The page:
• Ibuprofen (Neurofem, Advil etc.) and other anti-inflammatory drugs can prevent ovulation

  • Doesn’t matter when your Luteinizing Hormones (LH) surge occurs ovulation will only occur if the egg is mature enough for ovulation.

How to Test Ovulation

Basal Body Temperature

Is the process of taking your body temperature at the same time every morning as soon as you wake up. This can be done simply by putting a thermometer in your mouth and recording the temperature in an app like Kindara. About 12 hours before you ovulate your temperature will dip and then it will rise. You can confirm you have ovulated once you have 3 temperatures higher than the last 6. The rise in body temperature after ovulation is caused by the rise in progesterone. Taking your body temperature can tell you not only when you ovulate but also about your hormonal balance. I use this method with all my fertility clients.

Pros: The most accurate and simplest way to identify ovulation. Cheap, non invasive and you can do it at home cycle after cycle all through your menstrual life. It can tell you more than just when you ovulate but also about your hormones throughout your cycle.

Cons: Only tells you once ovulation has occurred, cannot tell you when you are becoming fertile and is why you combine it with cervical mucous tracking (see below).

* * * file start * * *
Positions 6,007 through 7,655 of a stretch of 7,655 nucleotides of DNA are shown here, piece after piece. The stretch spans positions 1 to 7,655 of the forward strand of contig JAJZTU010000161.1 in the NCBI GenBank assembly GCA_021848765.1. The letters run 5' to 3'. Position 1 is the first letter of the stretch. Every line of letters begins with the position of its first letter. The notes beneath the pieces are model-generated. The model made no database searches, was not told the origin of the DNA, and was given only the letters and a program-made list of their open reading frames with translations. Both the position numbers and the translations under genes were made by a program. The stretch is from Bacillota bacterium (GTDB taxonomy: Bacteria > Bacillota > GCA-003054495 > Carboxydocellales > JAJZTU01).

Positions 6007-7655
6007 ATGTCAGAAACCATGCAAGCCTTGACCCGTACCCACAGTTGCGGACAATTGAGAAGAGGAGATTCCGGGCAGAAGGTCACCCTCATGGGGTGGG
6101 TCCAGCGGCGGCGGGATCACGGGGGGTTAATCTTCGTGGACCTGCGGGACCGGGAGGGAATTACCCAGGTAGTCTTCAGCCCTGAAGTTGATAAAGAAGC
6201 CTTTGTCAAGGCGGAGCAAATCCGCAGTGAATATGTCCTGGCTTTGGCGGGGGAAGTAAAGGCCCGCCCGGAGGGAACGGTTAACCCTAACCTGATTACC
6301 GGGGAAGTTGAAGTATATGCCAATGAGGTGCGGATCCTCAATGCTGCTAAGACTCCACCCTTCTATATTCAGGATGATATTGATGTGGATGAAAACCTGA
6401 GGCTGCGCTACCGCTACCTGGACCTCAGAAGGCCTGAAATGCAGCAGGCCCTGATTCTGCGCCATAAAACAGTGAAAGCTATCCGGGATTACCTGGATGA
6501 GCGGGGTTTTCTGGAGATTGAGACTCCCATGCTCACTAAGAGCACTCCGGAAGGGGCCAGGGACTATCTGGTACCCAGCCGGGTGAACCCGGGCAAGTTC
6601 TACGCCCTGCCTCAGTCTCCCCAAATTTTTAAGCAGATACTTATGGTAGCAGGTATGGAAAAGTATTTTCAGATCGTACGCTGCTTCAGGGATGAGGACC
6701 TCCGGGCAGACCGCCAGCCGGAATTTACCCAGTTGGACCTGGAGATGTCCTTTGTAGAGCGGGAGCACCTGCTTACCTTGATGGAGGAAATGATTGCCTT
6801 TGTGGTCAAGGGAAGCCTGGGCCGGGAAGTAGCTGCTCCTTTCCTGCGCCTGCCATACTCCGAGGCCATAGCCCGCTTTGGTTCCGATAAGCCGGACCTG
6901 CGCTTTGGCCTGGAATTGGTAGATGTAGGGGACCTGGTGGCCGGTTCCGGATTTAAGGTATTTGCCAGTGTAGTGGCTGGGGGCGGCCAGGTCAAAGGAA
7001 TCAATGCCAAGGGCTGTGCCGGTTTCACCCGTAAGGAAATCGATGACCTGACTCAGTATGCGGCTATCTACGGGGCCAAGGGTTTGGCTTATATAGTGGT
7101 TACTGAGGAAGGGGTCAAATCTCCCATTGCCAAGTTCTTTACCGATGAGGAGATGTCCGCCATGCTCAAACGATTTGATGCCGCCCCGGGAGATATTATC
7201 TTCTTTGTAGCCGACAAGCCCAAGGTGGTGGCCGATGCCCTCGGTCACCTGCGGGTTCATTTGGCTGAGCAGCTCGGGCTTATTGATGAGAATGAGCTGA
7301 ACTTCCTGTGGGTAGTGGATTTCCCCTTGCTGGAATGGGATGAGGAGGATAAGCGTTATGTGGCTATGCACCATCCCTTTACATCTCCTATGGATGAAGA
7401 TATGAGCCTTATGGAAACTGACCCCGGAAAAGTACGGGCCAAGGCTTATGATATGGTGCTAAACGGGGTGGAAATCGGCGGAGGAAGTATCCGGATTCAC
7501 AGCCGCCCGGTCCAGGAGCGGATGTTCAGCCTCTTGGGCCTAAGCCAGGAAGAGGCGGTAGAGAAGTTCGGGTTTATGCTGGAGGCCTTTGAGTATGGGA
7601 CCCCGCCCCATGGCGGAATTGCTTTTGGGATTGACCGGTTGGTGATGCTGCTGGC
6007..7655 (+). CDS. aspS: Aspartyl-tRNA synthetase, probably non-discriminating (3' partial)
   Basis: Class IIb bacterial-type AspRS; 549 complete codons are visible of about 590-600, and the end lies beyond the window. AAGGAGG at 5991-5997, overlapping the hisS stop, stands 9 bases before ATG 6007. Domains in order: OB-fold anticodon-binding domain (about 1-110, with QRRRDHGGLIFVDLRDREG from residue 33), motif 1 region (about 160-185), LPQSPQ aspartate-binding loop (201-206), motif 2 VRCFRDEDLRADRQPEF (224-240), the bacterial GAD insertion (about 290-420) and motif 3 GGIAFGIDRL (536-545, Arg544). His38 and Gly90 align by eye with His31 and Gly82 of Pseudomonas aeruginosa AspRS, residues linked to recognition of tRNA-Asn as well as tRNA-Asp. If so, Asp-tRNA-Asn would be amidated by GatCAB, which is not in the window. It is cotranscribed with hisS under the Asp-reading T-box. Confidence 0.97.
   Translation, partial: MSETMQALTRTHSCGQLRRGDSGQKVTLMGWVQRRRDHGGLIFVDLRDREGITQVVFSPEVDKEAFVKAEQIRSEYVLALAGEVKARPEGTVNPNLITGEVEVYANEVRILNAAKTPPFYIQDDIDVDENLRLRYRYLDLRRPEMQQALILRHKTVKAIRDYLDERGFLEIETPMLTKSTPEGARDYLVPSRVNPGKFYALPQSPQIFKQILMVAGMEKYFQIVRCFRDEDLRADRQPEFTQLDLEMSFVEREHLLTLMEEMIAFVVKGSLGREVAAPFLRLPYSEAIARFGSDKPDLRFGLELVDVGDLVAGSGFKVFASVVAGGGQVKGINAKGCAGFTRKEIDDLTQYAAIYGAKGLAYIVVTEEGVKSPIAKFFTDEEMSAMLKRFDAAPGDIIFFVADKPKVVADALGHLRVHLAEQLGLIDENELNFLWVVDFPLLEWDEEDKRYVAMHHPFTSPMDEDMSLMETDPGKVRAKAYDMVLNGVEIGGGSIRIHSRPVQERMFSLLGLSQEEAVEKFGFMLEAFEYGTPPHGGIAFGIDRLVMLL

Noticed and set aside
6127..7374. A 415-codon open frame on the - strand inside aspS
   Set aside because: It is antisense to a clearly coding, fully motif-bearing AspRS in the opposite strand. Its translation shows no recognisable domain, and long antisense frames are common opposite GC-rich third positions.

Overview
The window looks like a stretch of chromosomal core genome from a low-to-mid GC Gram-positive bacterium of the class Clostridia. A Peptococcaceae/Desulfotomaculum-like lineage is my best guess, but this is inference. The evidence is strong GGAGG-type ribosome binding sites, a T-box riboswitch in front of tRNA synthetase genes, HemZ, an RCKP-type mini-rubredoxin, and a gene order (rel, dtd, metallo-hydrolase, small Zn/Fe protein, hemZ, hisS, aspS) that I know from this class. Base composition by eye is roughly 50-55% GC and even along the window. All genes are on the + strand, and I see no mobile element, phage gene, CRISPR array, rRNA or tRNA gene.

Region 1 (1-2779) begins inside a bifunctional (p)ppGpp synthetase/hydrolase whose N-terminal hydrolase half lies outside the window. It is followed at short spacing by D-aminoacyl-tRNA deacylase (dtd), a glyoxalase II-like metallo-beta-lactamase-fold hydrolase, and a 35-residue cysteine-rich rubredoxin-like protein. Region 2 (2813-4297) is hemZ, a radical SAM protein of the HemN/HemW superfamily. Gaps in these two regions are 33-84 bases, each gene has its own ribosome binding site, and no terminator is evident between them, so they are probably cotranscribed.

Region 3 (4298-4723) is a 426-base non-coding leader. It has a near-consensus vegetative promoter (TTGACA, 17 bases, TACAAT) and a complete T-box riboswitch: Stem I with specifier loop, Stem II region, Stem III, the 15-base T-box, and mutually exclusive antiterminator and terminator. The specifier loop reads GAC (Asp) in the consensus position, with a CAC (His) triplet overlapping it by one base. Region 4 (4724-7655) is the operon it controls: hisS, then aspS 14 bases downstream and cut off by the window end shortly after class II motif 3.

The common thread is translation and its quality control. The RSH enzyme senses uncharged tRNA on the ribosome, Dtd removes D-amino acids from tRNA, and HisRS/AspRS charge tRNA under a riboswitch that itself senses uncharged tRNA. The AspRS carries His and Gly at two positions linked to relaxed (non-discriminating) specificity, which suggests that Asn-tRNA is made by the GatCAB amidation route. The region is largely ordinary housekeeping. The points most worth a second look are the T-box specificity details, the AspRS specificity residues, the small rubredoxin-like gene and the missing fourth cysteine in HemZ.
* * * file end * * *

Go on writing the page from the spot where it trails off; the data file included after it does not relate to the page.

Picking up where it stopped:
Ovulation Predictor Kits (OPK)

Luteinizing hormone (LH) is considered the trigger hormone for ovulation and it peaks 12 hours before ovulation. OPK pick up this LH surge and therefore identifies to the user that ovulation is near.

Pros: Simple to use, can tell you when ovulation is near.

Cons: Need to know roughly when ovulation is as the kits are very expensive and it is not practical to do an OPK test every day of your cycle just to try and identify ovulation. You can have a LH surge without ovulation following.

Blood Tests

There are a number of ways to track ovulation through blood. The most common way is to measure progesterone on day 21 of a cycle. However this is has many flaws. Progesterone peaks 7 days after ovulation so measuring progesterone on day 21 is based on the idea that women ovulate on day 14. If you don’t ovulate on day 14, which many women don’t then a day 21 progesterone blood test is going to be no use for you! You really need to know when you ovulate to then do a 7 day post ovulation progesterone test.